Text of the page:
I pulled out of my garage, excited about driving my newly purchased RED Mercedes-Benz SLK, two seater; convertible. My daughter and I were on our way to get some breakfast one morning, at one of the local restaurants. We traveled down the main road in my neighborhood, which is a bubbling community outside of Charlotte, North Carolina. Coming towards us, traveling on the opposite side of the road, a police cruiser passed by us. A few minutes later, I saw flashing lights in my rear view mirror and I pulled over. I watched the police officer approach my new car with his hand on his pistol (standard procedure, I’m told) he asked me first, if I lived in the area, and I said yes, and then he asked me for my license and registration. He ran a check on my license and everything was in order. He came back and handed the items back to me. Not knowing why he stopped me, because he never said, I asked, “Why did you stop me?” He seemed to get annoyed that I asked, so I quickly thanked him and he turned around and left.
I respect and support the police officers that serve our communities. They put their lives on the line to protect us. So, I wasn’t angry about the stop, but I felt I had a right to know why I was being stopped.
Given the recent violence last week, in the United States, resulting in 5 officers being killed and the senseless shooting of 2 black men, Alton Sterling & Philando Castile, there has not been a shortage of stories on the radio from black and white hosts about these incidents. The talk from most African-American radio talents has been about their encounters with police stops. While, in most cases, the white counterparts were talking about how blacks give reason for officers to stop them. But, all made sure listeners had an outlet to grieve and vent their frustrations.
Here are some tips on being a successful story teller:
1. Be Authentic.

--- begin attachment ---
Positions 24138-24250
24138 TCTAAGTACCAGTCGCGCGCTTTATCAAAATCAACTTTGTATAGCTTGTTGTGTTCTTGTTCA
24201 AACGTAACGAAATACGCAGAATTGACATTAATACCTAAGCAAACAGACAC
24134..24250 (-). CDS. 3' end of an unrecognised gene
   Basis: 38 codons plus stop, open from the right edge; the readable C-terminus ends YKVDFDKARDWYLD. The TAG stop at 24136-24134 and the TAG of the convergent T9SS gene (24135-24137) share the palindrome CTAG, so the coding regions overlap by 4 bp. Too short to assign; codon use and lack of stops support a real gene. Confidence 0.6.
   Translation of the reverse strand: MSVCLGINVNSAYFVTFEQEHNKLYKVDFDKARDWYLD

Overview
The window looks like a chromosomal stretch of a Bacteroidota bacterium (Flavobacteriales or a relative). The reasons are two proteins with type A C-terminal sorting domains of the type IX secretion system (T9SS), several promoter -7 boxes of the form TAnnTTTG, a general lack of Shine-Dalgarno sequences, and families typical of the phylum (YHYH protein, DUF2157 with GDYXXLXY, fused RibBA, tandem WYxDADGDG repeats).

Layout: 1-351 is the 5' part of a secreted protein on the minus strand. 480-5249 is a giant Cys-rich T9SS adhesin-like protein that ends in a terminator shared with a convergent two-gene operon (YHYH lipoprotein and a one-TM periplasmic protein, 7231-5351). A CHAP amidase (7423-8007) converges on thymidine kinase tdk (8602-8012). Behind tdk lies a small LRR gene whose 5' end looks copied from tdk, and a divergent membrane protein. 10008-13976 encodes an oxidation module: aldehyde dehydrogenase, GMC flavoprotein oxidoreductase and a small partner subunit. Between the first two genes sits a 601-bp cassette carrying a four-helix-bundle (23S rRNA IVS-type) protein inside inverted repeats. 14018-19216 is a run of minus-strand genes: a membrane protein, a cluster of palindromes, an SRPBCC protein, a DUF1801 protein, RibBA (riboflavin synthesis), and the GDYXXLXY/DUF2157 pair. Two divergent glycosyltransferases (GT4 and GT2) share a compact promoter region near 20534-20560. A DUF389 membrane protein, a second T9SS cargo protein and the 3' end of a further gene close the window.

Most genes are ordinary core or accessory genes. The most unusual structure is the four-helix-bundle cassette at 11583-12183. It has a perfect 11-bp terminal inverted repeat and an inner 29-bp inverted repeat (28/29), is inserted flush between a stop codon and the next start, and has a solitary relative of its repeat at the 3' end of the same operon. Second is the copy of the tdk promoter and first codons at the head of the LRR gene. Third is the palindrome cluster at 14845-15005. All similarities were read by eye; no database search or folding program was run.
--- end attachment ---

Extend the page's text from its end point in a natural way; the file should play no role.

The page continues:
Be yourself and TELL the truth.
2. Write down the main points.
You want to make about the story, in an organized
manner. But, don’t read them, it will make you sound phony.
3. Adhere to the rule.
Who, What, When, Where, Why and How. Tell the facts!
4. Describe the scene.
Great storytellers in radio know how to paint the picture. Radio is theater of the mind. You have to set the stage in the listeners mind to get them to stay with you. Reread my story, see how I painted the picture…
5. Watch the time.
Know how much time you have to tell the story, to get responses, and to move on. Sometimes, topics such as last week’s violence, garner more time than usually allotted, especially on music based radio stations. Discuss with your program director and get guidance on how much time you might need to cover all the angles.
Radio hosts that tell great stories, capture listener’s attention and emotions. People love the hero stories. One of the heroes in one of the stories from last week was the girlfriend’s 4 year old daughter. The 4 year old was the one who comforted her mother after witnessing her mother’s boyfriend get shot to death. Now, that’s a story!
BTW, I don’t own the Mercedes-Benz anymore. I got stopped several times, for no apparent reason, when driving that car. J
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